Honoring Presidents  & Newcomers in Forest Hills

Visits: 25

 While much of the media is dominated by the presidential election, it is time to travel back in time and gain an appreciation for Forest Hills apartment buildings which commemorate the achievements of American presidents. These sites, which span the 1920s to the 1960s, are more than a numerical address, but a commitment to generations to come by their architects, builders, and owners.

   The neighborhood’s population boom was marked by integral developments including the completion of the IND subway line in 1936, the 1939 – 1940 World’s Fair, and the 1964 – 1965 World’s Fair, as well as a sense of hope that novelty residential architectural features and accommodations in a garden community would initiate confidence and comfort, after facing the Great Depression, two World Wars, and the impoverished nature of Lower East Side tenements.

   It was a unique opportunity for Forest Hills residents and newcomers to witness a partnership by award-winning architect Philip Birnbaum (1907 – 1996) and award-winning builder Alfred L. Kaskel (1901 – 1968), which resulted in the development of “presidential buildings,” a large section of Forest Hills along Yellowstone Boulevard and 108th Street, which remains a prime residence today.

      Dara Birnbaum, daughter of the late architect, explained, “There was a type of pride regarding immigrant families who came here, as did my father’s family. At that time, presidents were deemed worthy and prestigious and this pride would be carried over by naming buildings after famous leaders.”

         The majority were designed in a Colonial meets Art Moderne style and offered lush gardens. Developments completed between 1939 and 1942 were The Thomas Jefferson at 69-11 Yellowstone Blvd (3rd president, 1801 to 1809), The James Madison at 68-37 Yellowstone Blvd and 68-36 108th St (4th president, 1809 to 1817), and The Andrew Jackson at 68-64 Yellowstone Blvd (7th president, 1829 to 1837). An exception was The Benjamin Franklin at 68-38 Yellowstone Blvd, 103-26 68th Rd, 104-21 68th Dr, which memorializes one of seven “Founding Fathers” of the U.S. and the President of Pennsylvania.

    In 1949, the next wave of presidential buildings introduced The George Washington at 67-66 108th St (1st president, 1789 to 1797) and The Grover Cleveland at 67-38 108th St (22nd president, 1885 to 1889 and 24th president, 1893 to 1897). Between 1953 and 1955, success ensued with The Woodrow Wilson at 69-10 108th St (28th president, 1913 to 1921), The James Monroe at 104-20 68th Dr (5th president, 1817 to 1825), and The Van Buren at 102-21 63rd Rd (8th president, 1837 to 1841).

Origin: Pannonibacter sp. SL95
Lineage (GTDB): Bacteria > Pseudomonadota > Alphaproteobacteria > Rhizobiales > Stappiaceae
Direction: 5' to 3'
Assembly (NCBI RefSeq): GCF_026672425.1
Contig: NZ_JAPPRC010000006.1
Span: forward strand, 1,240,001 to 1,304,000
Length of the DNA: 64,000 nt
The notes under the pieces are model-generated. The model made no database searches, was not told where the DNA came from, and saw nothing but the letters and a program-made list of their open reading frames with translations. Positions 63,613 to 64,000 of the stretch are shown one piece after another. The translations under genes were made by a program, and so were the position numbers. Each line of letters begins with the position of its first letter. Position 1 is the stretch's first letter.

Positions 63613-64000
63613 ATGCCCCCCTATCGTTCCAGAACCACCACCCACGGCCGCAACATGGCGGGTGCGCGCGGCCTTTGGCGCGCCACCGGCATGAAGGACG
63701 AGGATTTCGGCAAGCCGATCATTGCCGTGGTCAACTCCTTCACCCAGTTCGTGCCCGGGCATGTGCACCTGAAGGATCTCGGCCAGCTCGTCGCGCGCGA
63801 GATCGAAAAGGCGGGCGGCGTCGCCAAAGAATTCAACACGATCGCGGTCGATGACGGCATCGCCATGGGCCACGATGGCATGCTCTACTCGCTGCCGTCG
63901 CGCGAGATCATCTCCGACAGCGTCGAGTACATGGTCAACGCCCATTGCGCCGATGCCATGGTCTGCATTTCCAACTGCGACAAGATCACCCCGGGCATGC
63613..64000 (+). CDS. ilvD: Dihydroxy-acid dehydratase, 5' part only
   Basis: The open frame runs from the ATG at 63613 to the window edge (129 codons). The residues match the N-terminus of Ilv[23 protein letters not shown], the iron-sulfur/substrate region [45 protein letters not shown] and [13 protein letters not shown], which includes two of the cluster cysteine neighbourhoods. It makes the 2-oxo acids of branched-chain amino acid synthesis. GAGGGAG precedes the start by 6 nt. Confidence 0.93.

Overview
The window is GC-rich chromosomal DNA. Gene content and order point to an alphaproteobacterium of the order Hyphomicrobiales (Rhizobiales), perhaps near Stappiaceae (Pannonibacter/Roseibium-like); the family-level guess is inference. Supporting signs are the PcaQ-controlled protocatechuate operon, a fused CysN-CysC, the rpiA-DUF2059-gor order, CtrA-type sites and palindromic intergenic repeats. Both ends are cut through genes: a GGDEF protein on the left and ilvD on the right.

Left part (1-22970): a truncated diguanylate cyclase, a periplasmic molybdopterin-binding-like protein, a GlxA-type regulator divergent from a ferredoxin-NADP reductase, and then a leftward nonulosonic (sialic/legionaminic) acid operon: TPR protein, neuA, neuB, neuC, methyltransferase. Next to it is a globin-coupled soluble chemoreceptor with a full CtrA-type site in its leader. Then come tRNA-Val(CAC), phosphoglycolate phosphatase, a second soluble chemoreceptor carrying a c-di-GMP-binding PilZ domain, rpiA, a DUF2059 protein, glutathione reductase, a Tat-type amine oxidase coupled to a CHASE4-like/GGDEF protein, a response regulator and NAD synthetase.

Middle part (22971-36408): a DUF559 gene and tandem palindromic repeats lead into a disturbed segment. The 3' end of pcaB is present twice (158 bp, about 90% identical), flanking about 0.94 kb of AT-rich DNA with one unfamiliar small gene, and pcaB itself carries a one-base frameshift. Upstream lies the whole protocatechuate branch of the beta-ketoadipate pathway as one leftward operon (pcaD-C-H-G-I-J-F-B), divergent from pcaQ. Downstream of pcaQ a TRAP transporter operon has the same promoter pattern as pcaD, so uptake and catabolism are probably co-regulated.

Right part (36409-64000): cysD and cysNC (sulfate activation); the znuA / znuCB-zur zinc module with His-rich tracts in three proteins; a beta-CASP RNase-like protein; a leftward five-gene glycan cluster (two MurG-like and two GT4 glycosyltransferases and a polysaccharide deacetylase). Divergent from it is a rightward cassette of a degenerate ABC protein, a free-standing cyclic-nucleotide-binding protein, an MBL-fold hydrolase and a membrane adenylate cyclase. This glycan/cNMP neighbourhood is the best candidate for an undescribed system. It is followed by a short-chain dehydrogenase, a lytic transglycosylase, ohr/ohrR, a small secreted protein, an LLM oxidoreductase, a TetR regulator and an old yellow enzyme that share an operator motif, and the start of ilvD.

Dara explained that in addition to the national pride, there was the feeling that Europe exhibited a more advanced culture, which encompassed a new town planning influencing her father, who directly related to England during his travels. “It was an allure to be able to have communal gardens, fountains, and central courtyards, which catered to the buildings themselves and not the street,” she said.  

     Her father’s early life motivated his accomplishments. She explained, “Having grown up in a tenement and lived in a basement apartment without light in his youth, my father felt it was necessary to give the then rising middle class the things he deemed luxurious, such as bright and airy exposures, and the details of facades with meticulously landscaped front lawns.” 

     Daniel Kaskel, great-grandson of the late builder commended Alfred’s drive and vision. He explained, “Despite the Great Depression, Alfred pursued his first large real estate deal in 1932, purchasing land against the prevailing trend, 10 miles east of New York in what were the empty wilds of Forest Hills and Kew Gardens.”

     Daniel felt most intrigued by the public-private partnerships Alfred formed with the Department of Defense to offer adequate and affordable housing for wartime veterans. He said, “The market rate for a six-room apartment was $177, but Alfred recognized the short supply of housing for soldiers and helped put an end to the monetary hardships many faced upon returning home. The going rate for war veterans was $150 for a six-room unit.”

    “The tenants’ welfare and happiness came first, the community second, and making money third,” said Daniel, referencing Alfred’s “building with a big heart.”

    In 1965, a crowning residence was the 34-story Kennedy House at 110-11 Queens Boulevard, which was an exception to the six-story garden apartment house trend, and paid tribute to John F. Kennedy, the 35th president whose term began in 1961, but was assassinated on November 22, 1963. Among its notable accommodations was the first elevated pool on the rooftop of an apartment building.

    Also north of Queens Boulevard, other architects and builders attempted to continue the trend of honoring presidents with the completion of the Roosevelt House at 102-40 67th Dr, The John Adams at 105-05 69th Ave, and the Buchanan at 67-40 Yellowstone Blvd.

    South of Queens Boulevard stands the Tudor-style Harding Court at 109-01 72nd Road (originally 15 Portsmouth Place), Forest Hills’ earliest building dedicated to a president. This development was underway in 1923 and bears homage to Warren G. Harding, the 29th U.S. President, whose term began in 1921, but passed away while in office in 1923. Designed by architect Rudolph C.P. Boehler and erected by the Stanhold Company, Inc, it would become one of the earliest multi-story “elevator apartment houses” in Forest Hills, with 2 to 7 rooms across from the LIRR. In May 1929, its appeal contributed to the development of the Forest Hills library, which became a tenant, attracting 500 subscribers in its first couple of weeks.  

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